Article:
According to Alberta Health Services (AHS), an estimated 24,000 Albertans live with chronic hepatitis C and many are unaware they harbor the blood-borne virus because it can take decades before symptoms become evident.

“You can carry this infection for decades in your liver and actually have no symptoms at all – until the end stages of the disease. That’s why screening and early diagnosis is critically important,” says Dr. Matthew Sadler, a physician at the Foothills Medical Centre’s Division of Gastroenterology and Hepatology and clinical assistant professor at the University of Calgary’s Cumming School of Medicine. “Offering hepatitis C screening in the community helps increase awareness of the disease, and expands access to treatment by offering a point-of-care testing option that some, such as those without a family doctor, may find more convenient,” he says.

Recent guidelines published by the Canadian Association for the Study of the Liver recommend that all Canadians born between 1945 and 1975 get tested.

“Making hepatitis C screening quick and convenient right in the pharmacy and working collaboratively with doctors, we can ensure those who test positive will get the treatment and follow-up care they need,” says Aaron Lo, Pharmacy Manager at London Drugs.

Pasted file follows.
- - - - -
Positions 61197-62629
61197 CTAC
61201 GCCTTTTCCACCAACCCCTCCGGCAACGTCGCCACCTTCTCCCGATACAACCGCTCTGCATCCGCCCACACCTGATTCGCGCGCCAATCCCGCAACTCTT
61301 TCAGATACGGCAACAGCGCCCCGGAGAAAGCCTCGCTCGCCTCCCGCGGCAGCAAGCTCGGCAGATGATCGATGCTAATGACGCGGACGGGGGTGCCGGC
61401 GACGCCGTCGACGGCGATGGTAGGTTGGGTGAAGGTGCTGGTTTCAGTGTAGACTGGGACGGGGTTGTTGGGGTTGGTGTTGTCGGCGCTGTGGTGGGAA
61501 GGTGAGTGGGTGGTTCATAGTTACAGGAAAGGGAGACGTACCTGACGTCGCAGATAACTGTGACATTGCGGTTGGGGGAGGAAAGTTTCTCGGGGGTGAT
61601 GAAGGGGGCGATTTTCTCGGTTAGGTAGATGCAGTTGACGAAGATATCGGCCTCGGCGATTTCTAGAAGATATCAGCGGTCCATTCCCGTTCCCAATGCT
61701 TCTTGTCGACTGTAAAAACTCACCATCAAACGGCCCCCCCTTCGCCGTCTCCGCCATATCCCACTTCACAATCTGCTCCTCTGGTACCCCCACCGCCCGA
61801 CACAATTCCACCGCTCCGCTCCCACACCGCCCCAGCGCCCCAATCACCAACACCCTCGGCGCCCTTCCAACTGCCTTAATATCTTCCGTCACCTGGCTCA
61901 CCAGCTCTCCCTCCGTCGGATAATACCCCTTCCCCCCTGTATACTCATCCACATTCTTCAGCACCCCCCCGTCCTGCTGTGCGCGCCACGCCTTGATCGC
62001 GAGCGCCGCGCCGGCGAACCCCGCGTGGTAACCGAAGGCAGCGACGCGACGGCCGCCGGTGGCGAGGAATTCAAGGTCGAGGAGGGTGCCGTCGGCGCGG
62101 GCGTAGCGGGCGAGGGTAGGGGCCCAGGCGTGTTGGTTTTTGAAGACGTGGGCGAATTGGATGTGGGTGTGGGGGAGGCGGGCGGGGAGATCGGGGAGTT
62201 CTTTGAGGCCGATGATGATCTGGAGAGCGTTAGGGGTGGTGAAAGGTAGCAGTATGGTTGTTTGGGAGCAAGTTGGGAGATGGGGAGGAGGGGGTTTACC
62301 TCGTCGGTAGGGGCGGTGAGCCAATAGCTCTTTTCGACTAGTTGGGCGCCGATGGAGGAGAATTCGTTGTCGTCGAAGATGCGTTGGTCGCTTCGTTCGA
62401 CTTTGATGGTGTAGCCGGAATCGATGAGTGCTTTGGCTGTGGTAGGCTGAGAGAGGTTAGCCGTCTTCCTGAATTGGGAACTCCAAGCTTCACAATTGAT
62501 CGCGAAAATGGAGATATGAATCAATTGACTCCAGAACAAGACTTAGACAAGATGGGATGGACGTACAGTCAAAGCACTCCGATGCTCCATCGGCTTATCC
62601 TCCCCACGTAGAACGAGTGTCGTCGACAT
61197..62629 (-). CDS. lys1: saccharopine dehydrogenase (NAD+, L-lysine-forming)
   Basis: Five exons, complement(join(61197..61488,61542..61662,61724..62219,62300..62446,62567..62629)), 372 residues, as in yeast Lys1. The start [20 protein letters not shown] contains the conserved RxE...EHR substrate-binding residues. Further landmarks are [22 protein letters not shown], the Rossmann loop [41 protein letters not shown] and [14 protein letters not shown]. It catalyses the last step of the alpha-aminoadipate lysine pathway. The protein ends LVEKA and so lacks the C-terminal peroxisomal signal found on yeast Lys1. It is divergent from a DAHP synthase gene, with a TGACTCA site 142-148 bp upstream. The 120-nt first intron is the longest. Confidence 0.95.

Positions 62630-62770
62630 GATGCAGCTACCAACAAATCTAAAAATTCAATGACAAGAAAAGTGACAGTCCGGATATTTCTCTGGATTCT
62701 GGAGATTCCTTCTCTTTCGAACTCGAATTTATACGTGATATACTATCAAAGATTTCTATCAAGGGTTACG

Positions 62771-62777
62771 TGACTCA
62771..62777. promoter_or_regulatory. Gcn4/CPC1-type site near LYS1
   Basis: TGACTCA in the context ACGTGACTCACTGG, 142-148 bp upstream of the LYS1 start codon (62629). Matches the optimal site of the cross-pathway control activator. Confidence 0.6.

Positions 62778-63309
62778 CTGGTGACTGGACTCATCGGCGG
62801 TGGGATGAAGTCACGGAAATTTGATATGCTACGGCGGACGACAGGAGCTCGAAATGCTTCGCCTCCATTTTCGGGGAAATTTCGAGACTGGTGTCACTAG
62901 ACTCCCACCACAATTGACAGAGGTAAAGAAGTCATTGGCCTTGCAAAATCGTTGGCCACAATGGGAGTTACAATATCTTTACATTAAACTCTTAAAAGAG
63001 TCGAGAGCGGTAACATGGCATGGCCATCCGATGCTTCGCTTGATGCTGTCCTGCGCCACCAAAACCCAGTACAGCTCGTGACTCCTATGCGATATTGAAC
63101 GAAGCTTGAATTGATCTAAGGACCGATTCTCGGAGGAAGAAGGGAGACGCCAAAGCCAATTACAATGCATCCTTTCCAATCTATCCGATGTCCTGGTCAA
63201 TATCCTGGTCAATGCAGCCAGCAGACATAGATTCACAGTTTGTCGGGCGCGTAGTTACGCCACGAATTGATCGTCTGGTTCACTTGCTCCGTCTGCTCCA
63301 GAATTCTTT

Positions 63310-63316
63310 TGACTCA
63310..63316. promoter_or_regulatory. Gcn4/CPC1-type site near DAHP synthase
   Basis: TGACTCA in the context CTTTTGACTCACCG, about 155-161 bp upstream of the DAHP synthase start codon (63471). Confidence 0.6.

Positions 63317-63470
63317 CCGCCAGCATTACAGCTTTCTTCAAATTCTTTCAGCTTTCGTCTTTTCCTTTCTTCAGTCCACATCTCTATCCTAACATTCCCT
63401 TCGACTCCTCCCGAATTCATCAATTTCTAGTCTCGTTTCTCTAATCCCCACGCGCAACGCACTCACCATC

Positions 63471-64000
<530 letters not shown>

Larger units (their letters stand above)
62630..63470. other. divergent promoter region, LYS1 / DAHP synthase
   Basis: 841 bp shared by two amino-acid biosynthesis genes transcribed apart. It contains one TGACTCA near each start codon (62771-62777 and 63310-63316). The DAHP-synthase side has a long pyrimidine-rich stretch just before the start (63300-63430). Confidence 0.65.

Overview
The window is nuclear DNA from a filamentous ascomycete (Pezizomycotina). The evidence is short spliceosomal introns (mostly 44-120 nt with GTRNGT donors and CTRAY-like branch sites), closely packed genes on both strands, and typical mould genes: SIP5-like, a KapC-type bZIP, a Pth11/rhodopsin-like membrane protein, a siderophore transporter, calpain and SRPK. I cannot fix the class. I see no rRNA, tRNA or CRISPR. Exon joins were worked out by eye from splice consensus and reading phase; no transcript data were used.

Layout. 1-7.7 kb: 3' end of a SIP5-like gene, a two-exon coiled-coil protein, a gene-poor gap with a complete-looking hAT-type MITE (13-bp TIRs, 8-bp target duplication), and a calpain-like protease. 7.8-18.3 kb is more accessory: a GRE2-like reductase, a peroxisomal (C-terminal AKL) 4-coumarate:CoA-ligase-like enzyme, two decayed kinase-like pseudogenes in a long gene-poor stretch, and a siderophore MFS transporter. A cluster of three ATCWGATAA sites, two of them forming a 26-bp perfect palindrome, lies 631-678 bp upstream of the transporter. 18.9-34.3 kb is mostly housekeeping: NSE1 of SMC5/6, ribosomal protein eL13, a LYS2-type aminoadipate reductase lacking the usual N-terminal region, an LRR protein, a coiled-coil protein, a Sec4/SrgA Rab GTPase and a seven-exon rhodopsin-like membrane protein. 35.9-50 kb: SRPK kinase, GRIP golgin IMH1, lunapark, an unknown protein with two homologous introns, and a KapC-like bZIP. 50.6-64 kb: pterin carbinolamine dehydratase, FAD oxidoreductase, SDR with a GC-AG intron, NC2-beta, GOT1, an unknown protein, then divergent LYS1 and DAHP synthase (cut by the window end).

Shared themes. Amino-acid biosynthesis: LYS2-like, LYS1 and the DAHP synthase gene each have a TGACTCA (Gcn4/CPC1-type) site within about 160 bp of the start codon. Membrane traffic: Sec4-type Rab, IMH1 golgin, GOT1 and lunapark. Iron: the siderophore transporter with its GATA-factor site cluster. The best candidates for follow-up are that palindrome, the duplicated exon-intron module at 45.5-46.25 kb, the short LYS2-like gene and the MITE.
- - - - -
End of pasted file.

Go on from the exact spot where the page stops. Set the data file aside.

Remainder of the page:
“There is a lot of misinformation about hepatitis C. The cure rate is above 95 per cent now and the treatment is relatively simple. It involves taking antiviral medications daily for eight to 12 weeks,” says Lo.

Hepatitis C screening is available at the following London Drugs locations in Calgary. Patients should call the pharmacy to book an appointment. The cost of the test is $24.


First Calgary SE

4701 – 130th Avenue. SE

Calgary, Alberta, T2Z 4J2


Pharmacy: (403) 257-6850

London Town Square

3545 – 32nd Avenue NE

Calgary, Alberta T1Y 6M6


Pharmacy: (403) 250-8492


Beddington Towne Centre

8120 Beddington Blvd NW

Calgary, Alberta T3K 2A8


Pharmacy: (403) 275-4804


Stephen Ave LD Express

230 – 8 Avenue SW

Calgary, Alberta T2P 1B5


Pharmacy: (403) 351-0645


London Place West